I remember when we lived
with our language suited
to the fatuous and fantastic.
When we never wondered
what our slide rules might not measure,
we saw our ambit through camerae obscurae,
pinpoints of the truth inverted.
When nothing noticed
could be judged too small,
we were circled by minutiae
from the fawning factories,
androids programmed to admire.
When we chanted with believers
and rang the bell three times
Today we all must breathe
the sky, the water birds
that fall and flutter in their death throes
on the earth.
Today I tramp along a linear regression,
a distended trickle
through a chain of muddy ponds
in empty-headed dreaming of a river.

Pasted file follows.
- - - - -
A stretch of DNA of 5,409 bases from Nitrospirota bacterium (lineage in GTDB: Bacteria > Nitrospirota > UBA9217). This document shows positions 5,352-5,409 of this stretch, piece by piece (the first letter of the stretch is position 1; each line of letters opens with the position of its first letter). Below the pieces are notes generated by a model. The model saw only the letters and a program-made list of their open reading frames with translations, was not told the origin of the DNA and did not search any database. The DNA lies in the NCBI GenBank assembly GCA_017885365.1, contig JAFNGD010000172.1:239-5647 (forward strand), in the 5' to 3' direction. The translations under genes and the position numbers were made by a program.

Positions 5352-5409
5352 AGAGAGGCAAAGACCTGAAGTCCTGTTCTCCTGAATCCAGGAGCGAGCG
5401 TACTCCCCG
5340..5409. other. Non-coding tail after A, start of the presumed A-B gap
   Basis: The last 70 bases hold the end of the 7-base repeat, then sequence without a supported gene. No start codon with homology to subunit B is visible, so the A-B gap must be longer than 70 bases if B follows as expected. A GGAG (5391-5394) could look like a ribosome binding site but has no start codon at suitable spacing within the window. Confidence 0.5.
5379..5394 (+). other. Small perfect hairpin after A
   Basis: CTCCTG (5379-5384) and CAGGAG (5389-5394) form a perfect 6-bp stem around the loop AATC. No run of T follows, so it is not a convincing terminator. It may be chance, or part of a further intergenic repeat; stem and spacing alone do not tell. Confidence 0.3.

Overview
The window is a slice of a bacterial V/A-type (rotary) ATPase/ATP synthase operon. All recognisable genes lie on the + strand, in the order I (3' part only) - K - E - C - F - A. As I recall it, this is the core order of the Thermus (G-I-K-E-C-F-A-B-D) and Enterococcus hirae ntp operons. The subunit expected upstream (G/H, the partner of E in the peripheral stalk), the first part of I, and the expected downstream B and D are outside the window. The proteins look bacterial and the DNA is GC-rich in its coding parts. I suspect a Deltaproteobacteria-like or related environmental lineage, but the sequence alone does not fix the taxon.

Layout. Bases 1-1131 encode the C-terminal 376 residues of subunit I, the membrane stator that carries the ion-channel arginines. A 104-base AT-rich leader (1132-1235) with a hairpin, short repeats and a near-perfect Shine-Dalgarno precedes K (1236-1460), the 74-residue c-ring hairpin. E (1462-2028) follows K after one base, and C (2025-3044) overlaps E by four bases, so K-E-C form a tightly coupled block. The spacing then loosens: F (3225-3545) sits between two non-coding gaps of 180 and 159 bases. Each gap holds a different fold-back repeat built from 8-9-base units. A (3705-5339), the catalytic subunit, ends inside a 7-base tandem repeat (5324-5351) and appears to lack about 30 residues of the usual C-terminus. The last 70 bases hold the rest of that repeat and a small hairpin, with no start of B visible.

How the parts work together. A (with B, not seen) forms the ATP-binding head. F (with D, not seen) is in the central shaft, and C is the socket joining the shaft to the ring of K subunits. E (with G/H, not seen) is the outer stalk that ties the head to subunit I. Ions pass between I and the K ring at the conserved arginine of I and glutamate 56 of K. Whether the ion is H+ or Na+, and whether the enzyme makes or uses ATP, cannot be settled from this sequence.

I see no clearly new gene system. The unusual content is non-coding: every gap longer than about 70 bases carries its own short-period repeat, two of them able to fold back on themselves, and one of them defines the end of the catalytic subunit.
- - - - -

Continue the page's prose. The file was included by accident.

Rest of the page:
But in my mind a gif, a spinning
waxen cylinder, evokes the age of life,
scratches melodies for an English lunar lover.
I bow and waltz around the puddles
while morphs of insects
bite and tear my flesh;
drips of salted fluid:
my gift to them.
Causes once for action are dormant now;
my small life—an increment to destruction,
and in my death there’ll be
no burning ardor. The dead see all
but discover nothing.
My destination is a meeting
to be held beside the sunset,
a dusty roll call with the ghostlings.
Before the night,
I’ll ring the bell three times
to honor Jakaíra,
vanquished queen of morning mists,
made mortal by our unrequitable
I’m a great fan of Jakaíra, god of mists and fog in the mythology of Brazil’s Tupi-Guarani peoples. Although I don’t have a signed photograph, she makes guest appearances in the wheel of dreams and the laundromat of time.
machinae ex deus (detail above)